32. Matinee Idol

Today we went to the Apollo Theatre and saw Jez Butterworth’s Jerusalem.  We picked it because it had rave reviews, we’d heard Mark Rylance the lead actor was extraordinary and we could actually get in.

SO there we were at 1:30, taking our two expensive seats in the stalls, snuggled up as we were with a few hundred kindly folk  from a grey power convention (that’s what it looked like).

I’m not going to lie to you, I was nervous it was going to be too too worthy for me.  The programme said it was a three hour show.   That’s a long time for a couple of cats to sit still. We had a contigency plan to stay til the end of the first act  if it wasn’t our English Breakfast.

Then the gloves came off, and with it the top of my head. Screaming music, strobe flashing images of the hell party  in a caravan in the English Woods, we certainly got our wake up call.

It was an extraordinary piece of theatre and a spellbinding performance from Rylance. As one of the reviews said, he is surely the only actor in the world who can somehow contrive to limp and strut at the same time, his dark eyes glittering with a mixture of mischief and something darker and more disturbing.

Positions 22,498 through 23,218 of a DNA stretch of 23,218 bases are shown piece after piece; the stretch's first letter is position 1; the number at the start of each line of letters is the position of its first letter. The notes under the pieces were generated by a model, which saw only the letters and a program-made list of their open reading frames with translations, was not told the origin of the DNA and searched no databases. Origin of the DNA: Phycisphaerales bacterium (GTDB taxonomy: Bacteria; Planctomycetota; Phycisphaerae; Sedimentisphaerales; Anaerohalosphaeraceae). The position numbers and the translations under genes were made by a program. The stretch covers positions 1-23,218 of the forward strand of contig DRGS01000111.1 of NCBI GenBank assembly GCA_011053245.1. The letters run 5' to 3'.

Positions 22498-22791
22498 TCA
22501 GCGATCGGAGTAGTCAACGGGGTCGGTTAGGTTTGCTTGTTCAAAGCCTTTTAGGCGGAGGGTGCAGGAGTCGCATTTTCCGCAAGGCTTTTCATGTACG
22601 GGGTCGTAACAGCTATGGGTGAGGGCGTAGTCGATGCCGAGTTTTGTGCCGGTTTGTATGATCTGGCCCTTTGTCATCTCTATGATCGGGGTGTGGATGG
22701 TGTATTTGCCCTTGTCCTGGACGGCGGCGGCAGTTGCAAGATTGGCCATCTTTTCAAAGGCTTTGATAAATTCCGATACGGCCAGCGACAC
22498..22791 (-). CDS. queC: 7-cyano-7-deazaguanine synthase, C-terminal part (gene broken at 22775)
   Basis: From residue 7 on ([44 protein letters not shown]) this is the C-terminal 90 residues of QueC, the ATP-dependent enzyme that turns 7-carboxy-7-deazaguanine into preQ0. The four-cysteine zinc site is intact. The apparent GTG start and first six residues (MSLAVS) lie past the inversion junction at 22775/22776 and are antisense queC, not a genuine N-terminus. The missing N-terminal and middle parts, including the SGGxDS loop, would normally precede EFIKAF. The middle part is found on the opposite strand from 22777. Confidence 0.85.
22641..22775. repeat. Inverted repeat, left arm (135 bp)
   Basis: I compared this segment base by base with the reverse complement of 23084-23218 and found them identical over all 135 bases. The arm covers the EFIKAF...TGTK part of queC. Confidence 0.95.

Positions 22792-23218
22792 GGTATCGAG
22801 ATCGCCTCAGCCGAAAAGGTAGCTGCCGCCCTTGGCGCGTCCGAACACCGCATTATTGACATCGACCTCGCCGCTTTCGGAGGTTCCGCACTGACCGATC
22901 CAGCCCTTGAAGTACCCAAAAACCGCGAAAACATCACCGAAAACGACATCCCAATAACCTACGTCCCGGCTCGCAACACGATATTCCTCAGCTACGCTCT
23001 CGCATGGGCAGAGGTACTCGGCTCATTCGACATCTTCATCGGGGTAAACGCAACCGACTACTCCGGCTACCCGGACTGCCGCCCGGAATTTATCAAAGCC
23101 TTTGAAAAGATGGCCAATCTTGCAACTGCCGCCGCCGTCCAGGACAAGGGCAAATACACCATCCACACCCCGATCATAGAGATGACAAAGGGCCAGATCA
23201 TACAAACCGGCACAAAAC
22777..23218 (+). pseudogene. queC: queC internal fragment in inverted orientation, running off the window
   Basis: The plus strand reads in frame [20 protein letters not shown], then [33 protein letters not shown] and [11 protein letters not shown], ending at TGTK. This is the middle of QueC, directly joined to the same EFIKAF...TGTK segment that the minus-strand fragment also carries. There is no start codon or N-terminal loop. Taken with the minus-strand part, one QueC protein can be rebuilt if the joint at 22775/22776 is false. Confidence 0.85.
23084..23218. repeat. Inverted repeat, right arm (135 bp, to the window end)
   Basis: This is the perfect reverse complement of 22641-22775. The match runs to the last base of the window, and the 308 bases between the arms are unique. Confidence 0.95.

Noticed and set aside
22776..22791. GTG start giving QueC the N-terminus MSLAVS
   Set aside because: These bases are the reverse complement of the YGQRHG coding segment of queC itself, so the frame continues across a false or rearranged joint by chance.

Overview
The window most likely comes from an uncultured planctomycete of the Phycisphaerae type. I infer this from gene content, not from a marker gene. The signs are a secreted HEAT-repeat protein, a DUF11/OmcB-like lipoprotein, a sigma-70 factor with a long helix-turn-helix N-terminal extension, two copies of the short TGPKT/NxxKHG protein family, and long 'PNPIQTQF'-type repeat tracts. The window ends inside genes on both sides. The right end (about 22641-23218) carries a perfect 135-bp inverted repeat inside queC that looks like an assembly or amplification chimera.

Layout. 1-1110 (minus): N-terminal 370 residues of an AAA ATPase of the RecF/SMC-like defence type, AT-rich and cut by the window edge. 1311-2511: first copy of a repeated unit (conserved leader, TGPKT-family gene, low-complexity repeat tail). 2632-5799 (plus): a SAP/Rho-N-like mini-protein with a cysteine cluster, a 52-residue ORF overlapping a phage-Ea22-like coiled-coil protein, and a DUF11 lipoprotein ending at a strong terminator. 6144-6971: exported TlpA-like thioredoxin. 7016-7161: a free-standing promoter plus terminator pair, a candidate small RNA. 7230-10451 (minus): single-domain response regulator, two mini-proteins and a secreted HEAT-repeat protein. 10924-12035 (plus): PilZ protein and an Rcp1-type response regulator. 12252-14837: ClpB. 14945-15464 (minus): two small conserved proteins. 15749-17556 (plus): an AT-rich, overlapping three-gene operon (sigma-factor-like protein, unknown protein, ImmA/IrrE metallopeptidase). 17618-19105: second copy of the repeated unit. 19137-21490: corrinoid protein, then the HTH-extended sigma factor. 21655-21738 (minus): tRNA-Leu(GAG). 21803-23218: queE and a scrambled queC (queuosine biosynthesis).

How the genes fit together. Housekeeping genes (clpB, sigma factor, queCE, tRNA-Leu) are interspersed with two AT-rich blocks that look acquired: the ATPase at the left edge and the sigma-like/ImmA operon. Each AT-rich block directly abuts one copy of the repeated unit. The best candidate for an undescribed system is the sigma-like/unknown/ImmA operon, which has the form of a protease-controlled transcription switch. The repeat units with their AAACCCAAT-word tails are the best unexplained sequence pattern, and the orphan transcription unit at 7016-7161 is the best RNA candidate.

Butterworths’s Jerusalem is a defiant celebration of personal freedom (at least they’re alive man!), yet at the same time one feels an undoubted sympathy for anyone who finds themselves living near a man like Rooster Byron. I wouldn’t want him moving into Westmere, I can tell you that much.

The play was at once funny and sad, tender and terrifyingly violent, its amphetamine rush of excitement was watching Rylance, a new idol for me, giving the most thrilling performance it has ever been my privilege to witness.

We staggered into the daylight at 4:30. Speechless. Well, there was one word:


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